On June 19, 1865, a Union General rode into Galveston, Texas to inform enslaved people that the Civil War had ended and slavery had been abolished. Each year following, annual celebrations grew as former enslaved people and their descendants celebrated “Juneteenth” also known as “Freedom Day” or “Emancipation Day”. Many families marked the occasion with food, prayer, and for some, annual pilgrimages to Galveston. In 1872, a group of black ministers and businessmen in Houston came together to purchase 10 acres of land which they named Emancipation Park in order to create a site for the annual celebrations. The holiday is now recognized in 45 states, with events around the country, including parades, festivals, and various large events that include the community and local businesses. While Galveston is still the location for many annual Juneteenth events, there is a growing national interest for observance; and although the COVID-19 pandemic has limited in-person parties this year, this meaningful day may now be more widely recognized than ever.

Image credit: Toyin Ojih Odutola, “First Night at Boarding School” Whitney Museum of American Art


While Juneteenth has been celebrated for 155 years, 2020 will be one of the most poignant years for the holiday in recent history. This year, the month of June has been met with international protests sparked by the killing of George Floyd on May 25th, and the significance of Juneteenth has been brought to the forefront as Black Americans and allies of all races shout their cries that Black Lives Matter. These powerful protests have sparked calls for widespread systemic reform, and America is now forced to confront the fact that deep inequality still exists. Structural racism can no longer be ignored and this year’s Juneteenth is met with a mixture of joy and pain for many. This will be a time to stand in remembrance, solidarity and protest as the meaning of the holiday is put into the context of nationwide marches for justice.


This year many large companies have stood up to recognize Juneteenth as a paid company holiday. Twitter and Square were among recent adopoters of the holiday, followed by Nike, Glossier, Postmates, Buzzfeed, and the NFL to name a few. The protests and calls for reform have put pressure on many companies and brands across the country to recognize the significance of this day in history, with more rising to the occasion daily. Several Black academics including Kevin L. James, Dean of North Carolina A&T State University’s Business School and Meredith Clark, Assistant Professor of Media Studies at The University of Virginia are saying that this is a step in the right direction as the U.S. grapples with how to move forward after centuries of injustice.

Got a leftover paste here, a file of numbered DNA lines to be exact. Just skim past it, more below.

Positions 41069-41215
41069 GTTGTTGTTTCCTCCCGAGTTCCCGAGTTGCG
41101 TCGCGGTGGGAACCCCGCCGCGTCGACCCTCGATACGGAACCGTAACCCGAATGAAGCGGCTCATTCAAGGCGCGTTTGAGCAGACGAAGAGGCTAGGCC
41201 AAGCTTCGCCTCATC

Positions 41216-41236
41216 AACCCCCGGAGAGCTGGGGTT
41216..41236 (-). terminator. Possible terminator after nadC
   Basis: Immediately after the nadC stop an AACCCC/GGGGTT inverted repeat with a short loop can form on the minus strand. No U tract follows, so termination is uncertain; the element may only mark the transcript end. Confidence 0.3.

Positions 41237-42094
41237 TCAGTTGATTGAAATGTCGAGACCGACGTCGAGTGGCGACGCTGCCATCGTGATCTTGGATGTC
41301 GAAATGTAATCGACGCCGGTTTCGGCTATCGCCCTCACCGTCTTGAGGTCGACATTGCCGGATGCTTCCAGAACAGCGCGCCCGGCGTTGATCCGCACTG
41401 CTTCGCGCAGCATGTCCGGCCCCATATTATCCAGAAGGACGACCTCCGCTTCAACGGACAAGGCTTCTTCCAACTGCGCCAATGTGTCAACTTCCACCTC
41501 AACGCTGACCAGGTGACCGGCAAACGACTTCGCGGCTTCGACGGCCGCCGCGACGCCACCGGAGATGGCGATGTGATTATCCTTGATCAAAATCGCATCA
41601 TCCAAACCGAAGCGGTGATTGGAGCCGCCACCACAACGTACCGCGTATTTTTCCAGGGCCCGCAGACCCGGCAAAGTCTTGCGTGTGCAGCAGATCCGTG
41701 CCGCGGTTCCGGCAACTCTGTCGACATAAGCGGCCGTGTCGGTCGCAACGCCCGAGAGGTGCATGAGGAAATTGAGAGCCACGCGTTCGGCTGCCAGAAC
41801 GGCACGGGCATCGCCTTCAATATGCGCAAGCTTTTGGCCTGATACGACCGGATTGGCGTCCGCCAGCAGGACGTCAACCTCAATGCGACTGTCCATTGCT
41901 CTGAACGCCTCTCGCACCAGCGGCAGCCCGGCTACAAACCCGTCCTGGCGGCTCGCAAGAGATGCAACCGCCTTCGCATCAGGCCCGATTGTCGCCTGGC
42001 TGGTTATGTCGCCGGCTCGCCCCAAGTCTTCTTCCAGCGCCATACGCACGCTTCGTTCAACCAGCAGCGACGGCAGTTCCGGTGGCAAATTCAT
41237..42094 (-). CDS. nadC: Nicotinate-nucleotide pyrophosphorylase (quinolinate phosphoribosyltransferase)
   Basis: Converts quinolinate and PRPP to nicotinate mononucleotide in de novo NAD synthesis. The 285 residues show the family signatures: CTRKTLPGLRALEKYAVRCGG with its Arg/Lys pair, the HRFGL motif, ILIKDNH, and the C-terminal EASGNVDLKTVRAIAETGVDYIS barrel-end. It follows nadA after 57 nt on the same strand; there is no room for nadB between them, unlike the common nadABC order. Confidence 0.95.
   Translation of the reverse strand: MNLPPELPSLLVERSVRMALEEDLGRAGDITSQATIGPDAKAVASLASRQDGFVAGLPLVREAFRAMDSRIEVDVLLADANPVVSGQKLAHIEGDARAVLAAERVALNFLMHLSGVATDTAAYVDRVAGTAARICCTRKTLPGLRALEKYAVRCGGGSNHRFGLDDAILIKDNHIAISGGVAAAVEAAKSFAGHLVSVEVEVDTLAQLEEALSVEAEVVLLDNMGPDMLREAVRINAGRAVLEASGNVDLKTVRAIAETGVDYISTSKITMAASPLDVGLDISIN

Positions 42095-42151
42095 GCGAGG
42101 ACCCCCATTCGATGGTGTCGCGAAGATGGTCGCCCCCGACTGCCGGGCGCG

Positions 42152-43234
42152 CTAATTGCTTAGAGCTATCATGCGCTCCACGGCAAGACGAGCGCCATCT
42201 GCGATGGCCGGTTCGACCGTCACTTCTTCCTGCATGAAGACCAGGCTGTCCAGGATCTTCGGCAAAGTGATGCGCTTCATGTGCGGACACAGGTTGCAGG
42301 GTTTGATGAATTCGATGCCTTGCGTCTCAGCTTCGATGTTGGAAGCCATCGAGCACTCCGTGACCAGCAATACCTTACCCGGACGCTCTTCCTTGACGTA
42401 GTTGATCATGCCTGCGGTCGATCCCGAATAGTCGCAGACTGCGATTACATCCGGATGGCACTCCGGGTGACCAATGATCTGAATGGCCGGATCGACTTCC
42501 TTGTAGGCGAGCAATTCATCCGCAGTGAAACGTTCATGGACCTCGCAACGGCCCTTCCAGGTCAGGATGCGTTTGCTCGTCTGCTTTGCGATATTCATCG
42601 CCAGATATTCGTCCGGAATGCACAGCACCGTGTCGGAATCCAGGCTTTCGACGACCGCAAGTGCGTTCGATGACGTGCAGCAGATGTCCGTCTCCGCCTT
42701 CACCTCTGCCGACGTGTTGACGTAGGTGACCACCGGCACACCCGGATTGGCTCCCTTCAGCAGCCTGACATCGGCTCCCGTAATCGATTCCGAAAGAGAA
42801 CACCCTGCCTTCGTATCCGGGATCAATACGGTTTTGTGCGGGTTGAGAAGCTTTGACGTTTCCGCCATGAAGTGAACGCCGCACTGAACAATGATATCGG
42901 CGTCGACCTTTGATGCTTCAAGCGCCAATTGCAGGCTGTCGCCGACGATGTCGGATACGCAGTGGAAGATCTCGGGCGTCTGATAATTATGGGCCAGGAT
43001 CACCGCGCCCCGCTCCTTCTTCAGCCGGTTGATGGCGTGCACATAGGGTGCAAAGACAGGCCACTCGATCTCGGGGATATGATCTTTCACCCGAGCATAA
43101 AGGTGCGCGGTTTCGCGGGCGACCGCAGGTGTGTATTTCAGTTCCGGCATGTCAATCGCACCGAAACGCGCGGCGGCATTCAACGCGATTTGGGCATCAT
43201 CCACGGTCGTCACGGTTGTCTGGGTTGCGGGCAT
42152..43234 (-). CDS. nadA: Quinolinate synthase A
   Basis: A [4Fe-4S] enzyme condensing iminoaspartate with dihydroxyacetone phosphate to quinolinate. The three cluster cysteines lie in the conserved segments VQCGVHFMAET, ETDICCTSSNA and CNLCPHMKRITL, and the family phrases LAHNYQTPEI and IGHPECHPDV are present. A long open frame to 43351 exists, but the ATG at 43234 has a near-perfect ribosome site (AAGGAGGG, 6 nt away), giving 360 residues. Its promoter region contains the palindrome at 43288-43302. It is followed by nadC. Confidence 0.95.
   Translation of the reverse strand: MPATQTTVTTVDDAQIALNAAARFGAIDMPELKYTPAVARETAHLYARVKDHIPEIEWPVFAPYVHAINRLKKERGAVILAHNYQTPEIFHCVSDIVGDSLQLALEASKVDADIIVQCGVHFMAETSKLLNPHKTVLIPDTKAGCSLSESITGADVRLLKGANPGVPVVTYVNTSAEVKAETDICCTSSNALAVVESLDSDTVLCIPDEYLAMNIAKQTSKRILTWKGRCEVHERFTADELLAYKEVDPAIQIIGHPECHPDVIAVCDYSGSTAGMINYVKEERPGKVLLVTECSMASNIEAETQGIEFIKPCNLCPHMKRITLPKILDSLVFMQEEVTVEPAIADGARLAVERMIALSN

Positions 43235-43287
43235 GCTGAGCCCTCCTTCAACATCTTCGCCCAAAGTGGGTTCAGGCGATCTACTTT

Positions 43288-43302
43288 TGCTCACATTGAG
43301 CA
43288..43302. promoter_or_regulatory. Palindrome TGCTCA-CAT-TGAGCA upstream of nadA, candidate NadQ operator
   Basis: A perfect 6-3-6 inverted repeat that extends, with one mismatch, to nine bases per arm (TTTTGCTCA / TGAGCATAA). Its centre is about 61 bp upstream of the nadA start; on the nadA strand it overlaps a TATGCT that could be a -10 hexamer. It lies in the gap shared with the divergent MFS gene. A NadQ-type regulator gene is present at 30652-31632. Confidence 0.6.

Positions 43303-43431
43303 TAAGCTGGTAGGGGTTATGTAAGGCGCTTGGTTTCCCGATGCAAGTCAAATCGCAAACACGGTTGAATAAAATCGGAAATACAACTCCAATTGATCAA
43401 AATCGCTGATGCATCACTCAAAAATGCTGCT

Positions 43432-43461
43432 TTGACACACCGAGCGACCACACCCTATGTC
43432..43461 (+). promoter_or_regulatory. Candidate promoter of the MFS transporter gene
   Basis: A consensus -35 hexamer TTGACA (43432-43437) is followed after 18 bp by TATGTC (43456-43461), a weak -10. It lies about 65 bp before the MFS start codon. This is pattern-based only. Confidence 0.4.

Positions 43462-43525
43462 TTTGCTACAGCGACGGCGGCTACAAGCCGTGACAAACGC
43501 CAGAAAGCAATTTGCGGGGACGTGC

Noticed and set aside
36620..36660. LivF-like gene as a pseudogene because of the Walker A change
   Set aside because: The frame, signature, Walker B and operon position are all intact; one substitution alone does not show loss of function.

Image Credit: Miss Juneteenth


While most large gatherings are not allowed this year, organizations around the country have been finding new ways to mark the festivities. Virtual events will be held by the African American Museum of Iowa and a virtual music festival is taking place online with many more options to join in, listed here.

For states that are farther along in reopening, there are in-person events scheduled such as the annual parade in Denver among others. Despite the circumstances, there are many ways to engage and come together in a time of isolation and uncertainty.

We plan to watch Miss Juneteenth, which will be released on Friday, June 19, 2020.


Whether your voice is quiet or loud, communication and action in all forms is imperative during this time. Use the resources that are available online and in books, for example, to expand your knowledge by exploring outside of your comfort zone.

There have been tons of publications and blogs who have created short lists of Black-owned small businesses in our industry, home decor and interior design. These lists are great tools to use in order to further economic equality in this country.

At 54kibo, we have made it our mission to provide you with streamlined access to contemporary African decor for the home. Our collection pieces are made by designers from Africa and its diaspora in the U.S., the Caribbean and Europe, who celebrate and carry on the design traditions and stories of their ancestors by reshaping them into stylish and beautifully crafted pieces for the home. For example, Dana Baughaus’ porcelain ceramic collection, including sand dollar salt and pepper shakers, sea biscuit bowls, and philodendron salad plates, is inspired by her Jamaican roots and surroundings. Or Haitian fabric makers Yael et Valerie who have captured Port-au-Prince’s unique architecture on these table placemats.

Before you open up your doors to contemporary African design, check out our tips, or reach out to us directly with any questions. We’ve designed our site to be an inspiring and calming journey for you to explore, and we are here to support.

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